Deadline for registration - 30 June 2016
Abstract submission deadline - 30 June 2016
Pacific Northwest National Laboratory, USA - 20-22 September 2016
The Physics Dynamics Coupling 2016 workshop will work to address challenges in the development of advanced algorithms to accurately and efficiently represent process interactions that determine fundamental characteristics of weather and climate systems. For more see the workshop webpages.
Shaping our water future
Brisbane, Australia - 9-14 October 2016
Early bird registration deadline - 30 June 2016
The IWA World Water Congress & Exhibition is the global event for water professionals. It offers new insights into how pioneering science, technological innovation and leading practices shape the major transformation in water management that is underway. It draws over 5,500 of the top water, environment and related professionals from more than 100 countries from across the water sector, including thought leaders from within and beyond the water sector. See the Congress & Exhibition website for more details.
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Check also the Community News: News from the WCRP Core Projects
With the fifth phase of the Coupled Model Intercomparison Project (CMIP) mostly completed, the WCRP Working Group on Coupled Modelling have prompted the preparations of the next phase. A brief overview of the initial proposed design of CMIP6 has recently been published in EOS with the aim to generate discussion and feedbacks ... read the article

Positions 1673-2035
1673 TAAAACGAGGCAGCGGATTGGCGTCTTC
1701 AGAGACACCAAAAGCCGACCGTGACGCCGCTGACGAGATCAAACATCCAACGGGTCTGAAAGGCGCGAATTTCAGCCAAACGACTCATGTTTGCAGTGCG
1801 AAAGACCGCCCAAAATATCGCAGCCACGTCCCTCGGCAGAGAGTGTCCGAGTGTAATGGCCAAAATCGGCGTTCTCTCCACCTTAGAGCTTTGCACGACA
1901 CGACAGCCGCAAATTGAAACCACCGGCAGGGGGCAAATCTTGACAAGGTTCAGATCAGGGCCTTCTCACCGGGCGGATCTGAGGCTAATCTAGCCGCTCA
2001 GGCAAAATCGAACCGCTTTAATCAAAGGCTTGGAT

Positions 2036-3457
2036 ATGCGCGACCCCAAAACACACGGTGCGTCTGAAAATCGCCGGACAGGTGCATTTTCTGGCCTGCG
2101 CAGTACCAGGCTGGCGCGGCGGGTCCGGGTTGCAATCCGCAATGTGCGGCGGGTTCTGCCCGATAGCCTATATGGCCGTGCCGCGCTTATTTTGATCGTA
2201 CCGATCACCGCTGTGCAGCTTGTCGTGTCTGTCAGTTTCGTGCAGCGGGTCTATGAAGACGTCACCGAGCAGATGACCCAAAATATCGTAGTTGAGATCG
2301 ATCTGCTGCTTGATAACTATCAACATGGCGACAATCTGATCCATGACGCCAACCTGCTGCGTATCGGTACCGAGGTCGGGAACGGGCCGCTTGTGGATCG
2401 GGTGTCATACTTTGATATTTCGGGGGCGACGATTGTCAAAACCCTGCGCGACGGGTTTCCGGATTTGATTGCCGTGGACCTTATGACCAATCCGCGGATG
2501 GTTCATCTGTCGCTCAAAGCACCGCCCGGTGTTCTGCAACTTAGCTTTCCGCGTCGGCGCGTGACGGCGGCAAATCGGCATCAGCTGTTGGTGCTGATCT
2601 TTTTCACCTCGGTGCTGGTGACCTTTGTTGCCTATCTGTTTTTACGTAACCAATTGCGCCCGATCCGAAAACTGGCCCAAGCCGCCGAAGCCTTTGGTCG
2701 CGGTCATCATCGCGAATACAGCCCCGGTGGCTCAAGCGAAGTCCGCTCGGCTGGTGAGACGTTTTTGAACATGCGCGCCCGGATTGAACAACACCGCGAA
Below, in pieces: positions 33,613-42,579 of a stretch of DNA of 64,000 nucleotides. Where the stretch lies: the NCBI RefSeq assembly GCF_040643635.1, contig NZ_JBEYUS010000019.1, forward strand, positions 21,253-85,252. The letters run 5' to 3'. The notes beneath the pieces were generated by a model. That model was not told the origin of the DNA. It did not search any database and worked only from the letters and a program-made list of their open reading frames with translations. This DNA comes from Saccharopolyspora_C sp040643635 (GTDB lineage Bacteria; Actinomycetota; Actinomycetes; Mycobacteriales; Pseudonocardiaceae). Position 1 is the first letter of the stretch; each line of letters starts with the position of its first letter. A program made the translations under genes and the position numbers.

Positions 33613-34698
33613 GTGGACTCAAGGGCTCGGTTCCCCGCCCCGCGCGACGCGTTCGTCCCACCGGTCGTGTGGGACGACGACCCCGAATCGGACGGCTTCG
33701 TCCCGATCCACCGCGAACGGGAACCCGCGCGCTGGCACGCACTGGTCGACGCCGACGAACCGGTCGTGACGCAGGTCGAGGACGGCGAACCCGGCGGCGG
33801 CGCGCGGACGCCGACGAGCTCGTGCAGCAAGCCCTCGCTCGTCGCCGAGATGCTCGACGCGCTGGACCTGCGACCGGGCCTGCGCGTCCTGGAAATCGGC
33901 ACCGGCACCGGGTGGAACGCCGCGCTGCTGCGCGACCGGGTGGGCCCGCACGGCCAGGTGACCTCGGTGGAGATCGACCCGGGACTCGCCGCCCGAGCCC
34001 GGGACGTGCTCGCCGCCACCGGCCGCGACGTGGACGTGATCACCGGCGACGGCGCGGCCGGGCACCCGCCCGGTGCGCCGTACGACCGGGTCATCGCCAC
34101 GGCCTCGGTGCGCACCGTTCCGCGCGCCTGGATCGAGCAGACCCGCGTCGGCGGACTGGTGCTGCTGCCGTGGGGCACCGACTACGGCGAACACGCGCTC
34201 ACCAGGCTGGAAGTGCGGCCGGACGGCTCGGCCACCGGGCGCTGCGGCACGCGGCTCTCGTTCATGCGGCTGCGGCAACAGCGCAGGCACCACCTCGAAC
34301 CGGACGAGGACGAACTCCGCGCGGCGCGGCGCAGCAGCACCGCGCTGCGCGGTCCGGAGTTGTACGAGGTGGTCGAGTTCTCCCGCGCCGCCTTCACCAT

OPEN ACCESS: Decadal prediction simulations of Niño3.4 sea surface temperatures show a transition from positive to negative phases of the Interdecadal Pacific Oscillation (IPO) and a resumption of larger rates of global warming over the 2013–2022 period consistent with a positive IPO phase. For more see: Meehl, G. A. et al. 2016. Initialized decadal prediction for transition to positive phase of the Interdecadal Pacific Oscillation. Nat. Commun. 7:11718 doi: 10.1038/ncomms11718.
Figure 2: Hindcast skill for the IPO (Meehl et al, 2016).
The recent El Niño event has elevated the rise in CO2 concentration this year. Using emissions, sea surface temperature data and a climate model, the authors forecast that the CO2 concentration at Mauna Loa will for the first time remain above 400 ppm all year, and hence for our lifetimes. For more see: Betts, R. A. et al. 2016. El Niño and a record CO2 rise, Nature Climate Change. doi:10.1038/nclimate3063.
Figure: Identifying, testing and forecasting the relationship between Niño 3.4 SST anomalies and Mauna Loa CO2 growth rates. Reprinted by permission from Macmillan Publishers Ltd: Nature Climate Change, Betts, R. A. et al. 2016, copyright 2016.
OPEN ACCESS: Large-scale atmospheric circulation controls the mass and energy balance of the Greenland ice sheet through its impact on radiative budget, runoff and accumulation. For more see: Tedesco, M. et al. 2016. Arctic cut-off high drives the poleward shift of a new Greenland melting record. Nat. Commun. 7:11723 doi: 10.1038/ncomms11723.
(a) 500 hPa geopotential height composite anomaly (m) for the month of July 2015, with respect to the 1981–2010 baseline period (using NCEP–NCARv1 reanalysis) (Tedesco et al., 2016).
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